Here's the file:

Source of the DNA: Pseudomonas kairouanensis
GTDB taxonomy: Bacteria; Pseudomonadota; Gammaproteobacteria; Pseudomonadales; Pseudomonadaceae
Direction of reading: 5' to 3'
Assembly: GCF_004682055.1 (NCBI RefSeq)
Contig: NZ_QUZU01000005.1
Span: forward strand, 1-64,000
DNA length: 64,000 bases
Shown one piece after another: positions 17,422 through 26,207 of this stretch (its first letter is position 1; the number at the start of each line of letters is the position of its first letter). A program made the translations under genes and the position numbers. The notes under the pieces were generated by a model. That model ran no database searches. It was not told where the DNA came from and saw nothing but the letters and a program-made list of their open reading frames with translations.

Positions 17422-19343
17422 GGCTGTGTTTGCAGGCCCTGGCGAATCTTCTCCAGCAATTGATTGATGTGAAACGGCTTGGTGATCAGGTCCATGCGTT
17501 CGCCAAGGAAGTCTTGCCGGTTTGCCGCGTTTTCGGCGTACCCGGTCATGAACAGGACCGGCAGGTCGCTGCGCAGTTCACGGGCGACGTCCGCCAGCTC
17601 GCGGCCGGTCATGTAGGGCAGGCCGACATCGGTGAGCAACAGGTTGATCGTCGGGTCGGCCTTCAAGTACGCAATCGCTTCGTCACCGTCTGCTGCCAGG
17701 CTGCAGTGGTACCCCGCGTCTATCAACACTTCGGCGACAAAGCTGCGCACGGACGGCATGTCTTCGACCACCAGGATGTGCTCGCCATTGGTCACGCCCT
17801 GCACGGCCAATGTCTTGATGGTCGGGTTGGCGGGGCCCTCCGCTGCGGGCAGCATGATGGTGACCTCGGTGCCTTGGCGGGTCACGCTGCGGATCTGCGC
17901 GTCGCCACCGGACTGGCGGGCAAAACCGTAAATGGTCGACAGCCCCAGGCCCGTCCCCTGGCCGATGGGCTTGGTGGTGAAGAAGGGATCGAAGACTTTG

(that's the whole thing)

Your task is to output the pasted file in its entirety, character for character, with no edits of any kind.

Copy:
Source of the DNA: Pseudomonas kairouanensis
GTDB taxonomy: Bacteria; Pseudomonadota; Gammaproteobacteria; Pseudomonadales; Pseudomonadaceae
Direction of reading: 5' to 3'
Assembly: GCF_004682055.1 (NCBI RefSeq)
Contig: NZ_QUZU01000005.1
Span: forward strand, 1-64,000
DNA length: 64,000 bases
Shown one piece after another: positions 17,422 through 26,207 of this stretch (its first letter is position 1; the number at the start of each line of letters is the position of its first letter). A program made the translations under genes and the position numbers. The notes under the pieces were generated by a model. That model ran no database searches. It was not told where the DNA came from and saw nothing but the letters and a program-made list of their open reading frames with translations.

Positions 17422-19343
17422 GGCTGTGTTTGCAGGCCCTGGCGAATCTTCTCCAGCAATTGATTGATGTGAAACGGCTTGGTGATCAGGTCCATGCGTT
17501 CGCCAAGGAAGTCTTGCCGGTTTGCCGCGTTTTCGGCGTACCCGGTCATGAACAGGACCGGCAGGTCGCTGCGCAGTTCACGGGCGACGTCCGCCAGCTC
17601 GCGGCCGGTCATGTAGGGCAGGCCGACATCGGTGAGCAACAGGTTGATCGTCGGGTCGGCCTTCAAGTACGCAATCGCTTCGTCACCGTCTGCTGCCAGG
17701 CTGCAGTGGTACCCCGCGTCTATCAACACTTCGGCGACAAAGCTGCGCACGGACGGCATGTCTTCGACCACCAGGATGTGCTCGCCATTGGTCACGCCCT
17801 GCACGGCCAATGTCTTGATGGTCGGGTTGGCGGGGCCCTCCGCTGCGGGCAGCATGATGGTGACCTCGGTGCCTTGGCGGGTCACGCTGCGGATCTGCGC
17901 GTCGCCACCGGACTGGCGGGCAAAACCGTAAATGGTCGACAGCCCCAGGCCCGTCCCCTGGCCGATGGGCTTGGTGGTGAAGAAGGGATCGAAGACTTTG